Effects of Planet Health Obesity among females in intervention schools was reduced compared to controls (odds ratio 0.48; P=0.03) Reductions in TV; both boys & girls Among girls, each hour reduction of TV => reduced obesity (odds ratio 0.86/hour; P=0.02) Gortmaker SL, Peterson K, Wiecha J, Sobol AM, Dixit S, Fox MK, Laird N. Reducing obesity via a school-based interdisciplinary intervention among youth: Planet Health. Archives of Pediatrics and Adolescent Medicine. 1999;153:
Impact of Planet Health on Disordered Weight Control Behaviors: Females …girls in intervention schools were less than half as likely to report purging or using diet pills at follow-up compared with girls in control schools (odds ratio, 0.41; 95% confidence interval, ). Austin SB, Field AE, Wiecha J, Peterson KE, Gortmaker SL. The impact of a school- based obesity prevention trial on disordered weight-control behaviors in early adolescent girls. Arch Pediatr Adolesc Med Mar;159(3):
Cost-Effectiveness An independent economic analysis of Planet Health found: An estimated program cost of $14/student/year Planet Health is more cost-effective than commonly accepted preventive interventions, such as screening and treatment for hypertension. $4300 per QALY (quality adjusted life year) Wang LY, Yang Q, Lowry R, Wechsler H. Economic analysis of a school- based obesity prevention program. Obes Res Nov;11(11):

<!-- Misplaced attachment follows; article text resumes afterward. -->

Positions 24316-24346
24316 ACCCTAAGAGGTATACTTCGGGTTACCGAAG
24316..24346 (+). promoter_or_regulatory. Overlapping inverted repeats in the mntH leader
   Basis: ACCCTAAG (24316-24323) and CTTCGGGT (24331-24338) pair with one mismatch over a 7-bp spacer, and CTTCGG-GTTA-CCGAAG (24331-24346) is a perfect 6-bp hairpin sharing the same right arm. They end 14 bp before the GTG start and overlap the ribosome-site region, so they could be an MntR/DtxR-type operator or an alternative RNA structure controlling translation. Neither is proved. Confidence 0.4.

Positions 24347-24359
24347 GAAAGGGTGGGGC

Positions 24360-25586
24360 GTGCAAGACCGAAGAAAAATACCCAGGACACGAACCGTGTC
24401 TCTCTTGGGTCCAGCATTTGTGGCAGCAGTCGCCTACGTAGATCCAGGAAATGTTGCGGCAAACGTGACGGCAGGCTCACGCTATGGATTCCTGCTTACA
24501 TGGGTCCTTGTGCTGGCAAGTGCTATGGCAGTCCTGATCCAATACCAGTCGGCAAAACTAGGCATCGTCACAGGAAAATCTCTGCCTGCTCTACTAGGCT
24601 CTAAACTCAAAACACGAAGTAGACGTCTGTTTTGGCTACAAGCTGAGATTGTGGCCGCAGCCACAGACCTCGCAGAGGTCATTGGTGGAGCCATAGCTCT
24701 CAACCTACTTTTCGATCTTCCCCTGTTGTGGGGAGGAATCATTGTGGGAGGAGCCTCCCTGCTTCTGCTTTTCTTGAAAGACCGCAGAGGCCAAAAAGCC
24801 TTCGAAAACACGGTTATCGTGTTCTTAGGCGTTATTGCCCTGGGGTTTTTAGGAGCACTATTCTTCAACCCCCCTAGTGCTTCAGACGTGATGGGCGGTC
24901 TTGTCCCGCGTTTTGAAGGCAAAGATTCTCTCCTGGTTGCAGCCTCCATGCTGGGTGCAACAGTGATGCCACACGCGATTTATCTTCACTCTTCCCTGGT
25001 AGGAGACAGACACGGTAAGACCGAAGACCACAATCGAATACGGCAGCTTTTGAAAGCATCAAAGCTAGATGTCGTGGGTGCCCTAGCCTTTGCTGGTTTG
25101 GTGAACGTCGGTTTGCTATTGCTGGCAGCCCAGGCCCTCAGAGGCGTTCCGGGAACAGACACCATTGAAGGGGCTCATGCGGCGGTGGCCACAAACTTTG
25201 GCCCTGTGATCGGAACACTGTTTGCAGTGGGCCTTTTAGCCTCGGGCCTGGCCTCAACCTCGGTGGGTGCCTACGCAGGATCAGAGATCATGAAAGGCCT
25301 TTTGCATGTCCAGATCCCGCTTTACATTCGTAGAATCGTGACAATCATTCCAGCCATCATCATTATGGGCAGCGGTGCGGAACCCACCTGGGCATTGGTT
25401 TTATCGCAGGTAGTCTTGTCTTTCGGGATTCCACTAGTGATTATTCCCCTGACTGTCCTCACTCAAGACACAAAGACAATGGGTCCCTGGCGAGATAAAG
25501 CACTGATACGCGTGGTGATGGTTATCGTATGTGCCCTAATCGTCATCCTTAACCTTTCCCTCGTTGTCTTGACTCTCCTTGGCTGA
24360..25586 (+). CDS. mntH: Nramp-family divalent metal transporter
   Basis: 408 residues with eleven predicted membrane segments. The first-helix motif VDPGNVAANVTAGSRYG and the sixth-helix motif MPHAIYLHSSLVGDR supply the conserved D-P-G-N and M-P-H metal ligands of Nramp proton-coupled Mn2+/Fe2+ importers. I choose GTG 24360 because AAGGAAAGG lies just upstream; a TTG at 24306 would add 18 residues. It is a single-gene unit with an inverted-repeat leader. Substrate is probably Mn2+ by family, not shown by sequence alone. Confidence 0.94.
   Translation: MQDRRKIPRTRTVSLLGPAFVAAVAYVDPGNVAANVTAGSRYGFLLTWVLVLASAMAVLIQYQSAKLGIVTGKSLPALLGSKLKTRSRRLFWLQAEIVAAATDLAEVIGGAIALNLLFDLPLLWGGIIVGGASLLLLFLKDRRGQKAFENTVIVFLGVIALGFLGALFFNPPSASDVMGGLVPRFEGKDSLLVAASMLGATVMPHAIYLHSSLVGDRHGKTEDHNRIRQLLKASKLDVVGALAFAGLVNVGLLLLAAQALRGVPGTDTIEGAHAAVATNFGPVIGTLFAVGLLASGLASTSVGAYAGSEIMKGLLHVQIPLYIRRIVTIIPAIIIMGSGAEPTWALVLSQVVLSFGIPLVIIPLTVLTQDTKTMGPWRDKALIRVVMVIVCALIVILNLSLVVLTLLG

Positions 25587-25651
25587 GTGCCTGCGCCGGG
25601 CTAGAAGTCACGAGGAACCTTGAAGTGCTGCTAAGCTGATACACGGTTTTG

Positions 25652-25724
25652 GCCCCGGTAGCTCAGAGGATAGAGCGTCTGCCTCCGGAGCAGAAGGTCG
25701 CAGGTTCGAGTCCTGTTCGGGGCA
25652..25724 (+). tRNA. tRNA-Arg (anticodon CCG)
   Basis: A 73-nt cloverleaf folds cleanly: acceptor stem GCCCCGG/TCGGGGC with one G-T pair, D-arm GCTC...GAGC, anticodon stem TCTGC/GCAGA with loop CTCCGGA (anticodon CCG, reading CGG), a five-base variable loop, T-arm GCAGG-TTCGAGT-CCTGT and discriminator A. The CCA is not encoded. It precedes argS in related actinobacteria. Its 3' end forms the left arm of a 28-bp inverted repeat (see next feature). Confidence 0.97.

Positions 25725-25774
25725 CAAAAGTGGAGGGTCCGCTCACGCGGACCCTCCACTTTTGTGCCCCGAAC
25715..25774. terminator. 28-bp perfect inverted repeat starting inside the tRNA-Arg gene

Environmental Change Strategy: - Focus on reducing screen time (replace with other activities) - Schools curricular are useful - Take TVs out of rooms where children/youth sleep
Third Simple Target: Participate in at least one hour or more of physical activity every day
But remember - children (and adults) DO NOT NEED Sugar water to be physically active!
Environmental Change Strategy: - More Physical Education in schools - More Recess - More active afterschool - More community physical activity opportunities
Final Simple Advice: We need change in multiple social and environmental settings
ACTIVATE AMERICA The Gulick Project Directly helping individuals and families lead healthier lives Community Leadership Strengthening YMCAs capacity for community leadership in support of healthy living Strategic Partnerships Magnifying the YMCAs impact through strategic partnerships Built on a solid foundation: A 150 year commitment to health in spirit, mind, body.
Closing Thoughts Its not just individual choice We need to focus on behavioral targets linked clearly to obesity, and then improve the food and activity environments of children and youth. Make it simple to make a healthy choice.
Closing Thoughts We need partnerships within multiple social and environmental settings: e.g. schools, pre-schools, after schools, primary health care, worksites, neighborhoods and homes. Supportive change in many such physical activity and eating environments will be needed to halt the obesity epidemic. The lack of change in these environments in disadvantaged communities is a major cause of growing disparities.